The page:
pumps. Pumps are among the oldest machines still in use
and, after electric motors, are probably the most widely used
machines today in commercial and industrial activities.
Despite the broad use of pumps, this subject is covered only
briefly in many engineering curricula. Furthermore, companies
which use pumps are often unable to provide their engineers,
operators, mechanics, and supervisors the kind of
training in pump application, selection, and operation that
this vital equipment merits.
The purpose of this book is to give engineers and technicians
a general understanding of pumps, and to provide the
tools to allow them to properly select, size, operate, and maintain
pumps. There are numerous books on the market aout
pumps, but most of them are very, very technical, and are
mainly design oriented, or else are directed to a specific niche
market. I have attempted to provide practical information on
pumps and systems to readers with with all levels of experience,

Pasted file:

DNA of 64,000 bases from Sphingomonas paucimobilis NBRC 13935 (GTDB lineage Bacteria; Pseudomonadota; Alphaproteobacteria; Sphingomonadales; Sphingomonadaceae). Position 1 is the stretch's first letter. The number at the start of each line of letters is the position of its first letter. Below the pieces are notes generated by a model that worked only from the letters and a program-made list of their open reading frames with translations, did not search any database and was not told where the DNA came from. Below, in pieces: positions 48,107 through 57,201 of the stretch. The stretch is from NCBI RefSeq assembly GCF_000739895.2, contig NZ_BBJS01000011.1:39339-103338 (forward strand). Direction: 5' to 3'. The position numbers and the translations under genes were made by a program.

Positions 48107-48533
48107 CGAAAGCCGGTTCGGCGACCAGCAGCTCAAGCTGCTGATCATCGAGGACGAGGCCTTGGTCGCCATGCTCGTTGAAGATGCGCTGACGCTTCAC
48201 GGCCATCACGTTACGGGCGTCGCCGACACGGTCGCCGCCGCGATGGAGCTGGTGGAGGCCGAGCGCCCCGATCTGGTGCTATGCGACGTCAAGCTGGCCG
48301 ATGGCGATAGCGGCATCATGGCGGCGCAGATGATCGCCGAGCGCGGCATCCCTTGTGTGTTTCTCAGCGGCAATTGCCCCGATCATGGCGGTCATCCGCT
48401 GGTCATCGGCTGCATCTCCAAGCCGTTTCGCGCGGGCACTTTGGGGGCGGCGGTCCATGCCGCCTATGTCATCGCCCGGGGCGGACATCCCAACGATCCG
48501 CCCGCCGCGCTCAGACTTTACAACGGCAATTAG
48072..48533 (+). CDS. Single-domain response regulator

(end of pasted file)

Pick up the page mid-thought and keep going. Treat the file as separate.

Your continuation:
without getting so immersed in design details as to
overwhelm the reader.
This book begins with the basics of pump and system
hydraulics, working gradually to more complex concepts. The
topics are covered in a clear and concise manner, and are
accompanied by examples along the way. Anyone reading the
material, regardless of education and experience with pumps,
will be able to achieve a better understanding of pump characteristics
and applications.
© 2005 by Taylor & Frawncisw Growup, .LTLCechbooksyard.com
xvi Preface to the First Edition
While it is not possible to cover pump hydraulics without